a project by And What If (Chiara Giordano)
curated by Elisabetta Pagella
mask composed by bioelastic black cotton, three mourning veils, black lace, religious jewels and holy cards, variable dimensions, 2021
The mask reflects and doesn’t hide
The dress has always embodied a status or a social class. The way in which we dress, especially in southern culture, still corresponds to the moral integrity of a person.
The artist And What If reflected on an ancient memory of her maternal grandmother’s family: tradition imposed on women, when a loved one died, the so-called "close mourning", that is the obligation to wear a black dress for four years. In addition to the dark suit, a retired lifestyle had to be adopted to publicly demonstrate the consequences that loss had constituted. The solution therefore was to buy new clothes or, otherwise, dye the clothes black. The woman had to lose any aesthetic habit, she had to disappear from the eye of those who could have seen her so she also covered her head with a veil or a black scarf in order to hide the hair that softens the face. The artist's grandmother suffered many mourning, she lived years deprived of the right to live to metabolize the loss in the deepest suffering. The transfer to Piedmont with her husband at the end of the 1950s allowed her to abandon these constricting customs so much that, when the artist asked her if she still had her mourning veil, the elderly woman promptly replied that she had thrown it away as a symbol of too many sacrifices.
From this family bond comes the reinterpretation of the veil through the overlapping of fabrics of different textures that make it more a reason for visibility rather than a way to hide the grief from the eyes of others.
Text by Elisabetta Pagella
Chiara Giordano (Nizza Monferrato, 1991). Nowadays she lives and works in Turin; she started her artistic research when she moved to Turin in 2017 and she decided to call it ANDWHATIF due to the different forms it can take.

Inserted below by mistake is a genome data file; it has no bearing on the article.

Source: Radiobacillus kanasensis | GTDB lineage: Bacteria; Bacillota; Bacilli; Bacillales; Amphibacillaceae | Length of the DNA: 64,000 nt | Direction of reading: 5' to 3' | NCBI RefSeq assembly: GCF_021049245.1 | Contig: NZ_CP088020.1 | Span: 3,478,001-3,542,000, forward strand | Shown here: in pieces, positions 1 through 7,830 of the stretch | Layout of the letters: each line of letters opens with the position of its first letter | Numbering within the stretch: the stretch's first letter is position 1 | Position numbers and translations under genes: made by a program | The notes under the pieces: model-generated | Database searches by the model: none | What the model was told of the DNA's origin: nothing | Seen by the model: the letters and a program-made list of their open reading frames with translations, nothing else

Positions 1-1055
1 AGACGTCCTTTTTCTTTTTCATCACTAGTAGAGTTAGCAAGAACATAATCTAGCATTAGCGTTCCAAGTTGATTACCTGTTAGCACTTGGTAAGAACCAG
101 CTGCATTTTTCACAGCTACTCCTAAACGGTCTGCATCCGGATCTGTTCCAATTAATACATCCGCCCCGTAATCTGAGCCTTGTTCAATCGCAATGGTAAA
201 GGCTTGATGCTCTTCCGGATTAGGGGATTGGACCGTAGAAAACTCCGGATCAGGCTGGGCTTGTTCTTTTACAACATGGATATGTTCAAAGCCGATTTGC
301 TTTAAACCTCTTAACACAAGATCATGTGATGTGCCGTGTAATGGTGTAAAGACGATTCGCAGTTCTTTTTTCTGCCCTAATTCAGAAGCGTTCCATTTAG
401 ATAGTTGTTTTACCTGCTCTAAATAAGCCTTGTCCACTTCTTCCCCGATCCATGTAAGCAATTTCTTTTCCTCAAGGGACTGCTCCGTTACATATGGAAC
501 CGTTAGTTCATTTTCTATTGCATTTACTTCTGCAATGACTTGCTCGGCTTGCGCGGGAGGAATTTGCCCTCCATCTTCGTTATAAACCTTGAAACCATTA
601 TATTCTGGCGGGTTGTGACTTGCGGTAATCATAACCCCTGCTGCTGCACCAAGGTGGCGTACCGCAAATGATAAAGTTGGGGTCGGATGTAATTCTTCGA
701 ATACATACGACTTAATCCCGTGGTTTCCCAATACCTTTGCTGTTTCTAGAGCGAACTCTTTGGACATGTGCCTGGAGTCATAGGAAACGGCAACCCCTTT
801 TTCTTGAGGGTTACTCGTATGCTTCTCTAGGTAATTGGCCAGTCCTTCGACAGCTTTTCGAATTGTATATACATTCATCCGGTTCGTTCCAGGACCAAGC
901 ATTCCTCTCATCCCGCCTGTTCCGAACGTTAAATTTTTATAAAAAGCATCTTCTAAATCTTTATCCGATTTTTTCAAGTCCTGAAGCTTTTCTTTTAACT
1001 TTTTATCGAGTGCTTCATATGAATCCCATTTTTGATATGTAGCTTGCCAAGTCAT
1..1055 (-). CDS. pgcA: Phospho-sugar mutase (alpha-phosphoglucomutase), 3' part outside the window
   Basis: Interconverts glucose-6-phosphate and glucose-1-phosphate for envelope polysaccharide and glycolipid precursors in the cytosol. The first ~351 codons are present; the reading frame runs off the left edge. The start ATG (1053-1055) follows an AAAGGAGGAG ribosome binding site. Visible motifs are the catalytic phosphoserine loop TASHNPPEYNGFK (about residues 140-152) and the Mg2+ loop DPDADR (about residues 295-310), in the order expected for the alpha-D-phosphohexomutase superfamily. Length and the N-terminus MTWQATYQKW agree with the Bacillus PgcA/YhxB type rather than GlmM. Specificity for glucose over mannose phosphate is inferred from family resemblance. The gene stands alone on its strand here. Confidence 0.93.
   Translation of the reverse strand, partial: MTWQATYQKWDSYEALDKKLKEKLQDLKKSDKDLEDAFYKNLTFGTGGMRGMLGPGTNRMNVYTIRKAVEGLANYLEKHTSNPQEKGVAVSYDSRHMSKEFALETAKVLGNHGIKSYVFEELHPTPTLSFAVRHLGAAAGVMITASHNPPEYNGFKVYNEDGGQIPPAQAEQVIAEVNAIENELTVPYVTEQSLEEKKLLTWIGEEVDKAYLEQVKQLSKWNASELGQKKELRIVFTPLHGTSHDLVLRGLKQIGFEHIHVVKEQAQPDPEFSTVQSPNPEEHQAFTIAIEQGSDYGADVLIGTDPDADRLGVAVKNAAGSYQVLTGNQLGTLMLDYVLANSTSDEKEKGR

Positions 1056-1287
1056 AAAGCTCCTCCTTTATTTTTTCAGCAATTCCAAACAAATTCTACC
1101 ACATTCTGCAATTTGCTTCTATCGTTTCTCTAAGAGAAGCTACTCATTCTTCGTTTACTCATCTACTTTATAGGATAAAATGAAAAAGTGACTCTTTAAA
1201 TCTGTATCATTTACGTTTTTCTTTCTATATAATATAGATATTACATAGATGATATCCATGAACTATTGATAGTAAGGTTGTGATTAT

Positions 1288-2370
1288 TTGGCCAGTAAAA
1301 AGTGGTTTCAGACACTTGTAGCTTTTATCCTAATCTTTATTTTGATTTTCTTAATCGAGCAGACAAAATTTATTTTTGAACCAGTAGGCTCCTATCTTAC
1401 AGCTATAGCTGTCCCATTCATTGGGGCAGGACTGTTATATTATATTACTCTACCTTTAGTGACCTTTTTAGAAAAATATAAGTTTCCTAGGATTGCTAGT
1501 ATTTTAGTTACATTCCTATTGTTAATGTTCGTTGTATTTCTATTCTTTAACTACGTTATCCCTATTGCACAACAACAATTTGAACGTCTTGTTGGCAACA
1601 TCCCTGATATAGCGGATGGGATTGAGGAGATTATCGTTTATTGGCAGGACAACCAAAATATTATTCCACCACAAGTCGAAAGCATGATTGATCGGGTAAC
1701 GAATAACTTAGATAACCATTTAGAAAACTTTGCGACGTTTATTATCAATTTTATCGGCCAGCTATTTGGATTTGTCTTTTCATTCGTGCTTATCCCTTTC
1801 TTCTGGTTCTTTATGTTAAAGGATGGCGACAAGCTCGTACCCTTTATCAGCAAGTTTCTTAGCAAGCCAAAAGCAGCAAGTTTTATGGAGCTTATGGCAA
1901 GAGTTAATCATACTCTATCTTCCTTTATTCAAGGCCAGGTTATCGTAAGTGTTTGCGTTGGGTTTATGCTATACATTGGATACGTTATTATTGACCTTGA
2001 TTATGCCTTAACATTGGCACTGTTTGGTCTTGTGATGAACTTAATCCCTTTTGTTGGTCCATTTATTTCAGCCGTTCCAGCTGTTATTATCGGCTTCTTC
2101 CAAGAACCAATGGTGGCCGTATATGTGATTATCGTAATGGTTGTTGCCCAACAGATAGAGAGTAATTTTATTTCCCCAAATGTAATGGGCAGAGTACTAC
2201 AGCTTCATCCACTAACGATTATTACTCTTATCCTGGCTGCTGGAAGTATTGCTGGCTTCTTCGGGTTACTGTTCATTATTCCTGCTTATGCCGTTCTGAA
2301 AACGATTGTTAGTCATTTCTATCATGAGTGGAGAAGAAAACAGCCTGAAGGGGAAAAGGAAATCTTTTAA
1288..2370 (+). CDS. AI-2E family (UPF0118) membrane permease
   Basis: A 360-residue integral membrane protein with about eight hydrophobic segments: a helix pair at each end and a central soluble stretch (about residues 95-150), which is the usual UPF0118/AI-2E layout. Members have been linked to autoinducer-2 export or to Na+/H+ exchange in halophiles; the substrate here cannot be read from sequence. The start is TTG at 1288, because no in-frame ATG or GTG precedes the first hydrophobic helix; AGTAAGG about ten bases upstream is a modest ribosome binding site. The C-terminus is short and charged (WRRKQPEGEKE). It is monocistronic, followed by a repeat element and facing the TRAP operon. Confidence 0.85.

The main theme of the project is sartorial and artisanal work in order to produce accessories such as masks and clothing.
The aim of her research is to give life to characters in which everyone can immerse themselves just wearing these creations.
Elisabetta Pagella (Bergamo, 1996) grew up on the Lake Maggiore, after the classical studies, started the bachelor’s degree in Literature, concluded with a thesis that analyzes the figure of Claudia Gian Ferrari, gallerist, collector and art historian through unpublished materials and interviews with colleagues and artists. The study of this woman introduced her to the artistic movement Novecento italiano and to the contemporary art world.
With the MA in Visual Arts and Curatorial Studies at NABA, in Milan, she has been able to deepen her interests in New-avant-gardes and critical writing but especially in a methodology of analysis and a curatorial approach based on historical archival research.
At the moment she’s working at Galleria Massimo Minini in Brescia.